Canadian Manufacturing

CP Rail names replacement for CEO Hunter Harrison as it reports Q2 earnings

Canadian Pacific Railway announced Keith Creel will take the reins as the company's next CEO, beginning next July



PHOTO: CP

Canadian Pacific Railway’s CEO Hunter Harrison is headed for retirement as of June 30, 2017. PHOTO: CP

CALGARY—Canadian Pacific Railway announced July 20 that president and chief operating officer Keith Creel will succeed Hunter Harrison as CEO, beginning July 1, 2017.

The Calgary-based railway also said it has reached a three-year agreement with Harrison to stay on in a consulting role.

“I’ve demonstrated my trouble with retiring in the past, so being available to the board and the organization after my official retirement is exciting,” Harrison said in a statement.

“In four years we have gone from an industry laggard to an industry leader. I look forward to assisting Keith, the executive team and the board in any manner requested as they continue to write the CP story.”

Both men are railroad industry veterans, having held a number of senior positions including at CP’s rival, Montreal-based Canadian National.

The announcement came hours after Canadian Pacific issued a separate statement saying that one of its board of directors has resigned, days after he lost an appeal of gross negligence penalties for not reporting $18.85 million of taxable income from dividends.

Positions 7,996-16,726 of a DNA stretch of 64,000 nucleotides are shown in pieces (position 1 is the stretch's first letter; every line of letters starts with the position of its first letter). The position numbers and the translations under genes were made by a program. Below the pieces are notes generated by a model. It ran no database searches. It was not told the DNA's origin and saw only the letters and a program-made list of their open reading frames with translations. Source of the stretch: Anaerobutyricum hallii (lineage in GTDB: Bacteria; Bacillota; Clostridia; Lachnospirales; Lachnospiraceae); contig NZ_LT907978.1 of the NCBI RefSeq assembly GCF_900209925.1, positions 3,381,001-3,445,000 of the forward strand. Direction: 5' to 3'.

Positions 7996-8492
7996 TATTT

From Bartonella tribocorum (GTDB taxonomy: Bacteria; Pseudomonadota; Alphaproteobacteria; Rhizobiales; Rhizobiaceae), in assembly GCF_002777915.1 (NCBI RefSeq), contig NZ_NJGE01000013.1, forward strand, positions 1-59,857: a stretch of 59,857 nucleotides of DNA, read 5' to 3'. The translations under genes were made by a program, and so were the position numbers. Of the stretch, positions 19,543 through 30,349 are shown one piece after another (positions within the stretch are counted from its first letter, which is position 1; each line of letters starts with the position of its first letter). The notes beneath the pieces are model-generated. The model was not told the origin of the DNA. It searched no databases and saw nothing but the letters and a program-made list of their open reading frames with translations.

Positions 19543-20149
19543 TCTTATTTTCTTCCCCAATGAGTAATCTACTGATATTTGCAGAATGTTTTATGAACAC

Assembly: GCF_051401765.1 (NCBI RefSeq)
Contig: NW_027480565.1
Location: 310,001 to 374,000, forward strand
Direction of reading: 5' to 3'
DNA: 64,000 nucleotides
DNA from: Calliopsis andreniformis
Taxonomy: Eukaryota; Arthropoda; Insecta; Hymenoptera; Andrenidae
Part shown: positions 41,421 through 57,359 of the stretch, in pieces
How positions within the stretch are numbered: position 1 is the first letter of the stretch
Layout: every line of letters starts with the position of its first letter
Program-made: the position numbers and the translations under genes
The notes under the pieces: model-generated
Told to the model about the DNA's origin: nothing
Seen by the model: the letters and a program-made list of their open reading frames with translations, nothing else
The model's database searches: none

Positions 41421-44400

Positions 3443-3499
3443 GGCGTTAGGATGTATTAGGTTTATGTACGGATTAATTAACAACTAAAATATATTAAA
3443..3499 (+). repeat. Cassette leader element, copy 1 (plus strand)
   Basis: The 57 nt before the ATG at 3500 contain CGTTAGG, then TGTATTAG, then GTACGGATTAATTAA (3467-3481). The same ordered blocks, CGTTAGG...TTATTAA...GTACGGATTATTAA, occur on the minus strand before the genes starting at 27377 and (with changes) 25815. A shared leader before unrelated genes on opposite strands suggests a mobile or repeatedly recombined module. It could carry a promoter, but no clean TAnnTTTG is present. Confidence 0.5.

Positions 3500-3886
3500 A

Canadian Pacific says Anthony Melman, who also served as the chairman of its finance committee, has stepped down to assess the impact of the Tax Court of Canada decision earlier this month.

Judge Randall Babcock ruled that Melman had been “wilfully blind” to his accountants’ omission of the income in his 2007 tax return.

Melman joined the CP board in 2012 and has also been a member of its audit committee. He is a former managing director of Onex Corp. and a former senior vice-president of CIBC, according to documents filed with regulators.

Canadian Pacific’s announcements came as the company announced lower second-quarter revenue and earnings.

Its profit fell 16 per cent to $328 million from $390 million in the same period last year. On a per-share basis, net earnings were $2.15, down from $2.36. Revenue declined 12 per cent to $1.45 billion from $1.65 billion.

“Revenue challenges in the second quarter, as noted in our quarterly outlook release last month, included lower-than-anticipated bulk volumes, devastating wildfires in northern Alberta and a strengthening Canadian dollar,” Harrison said in a statement.

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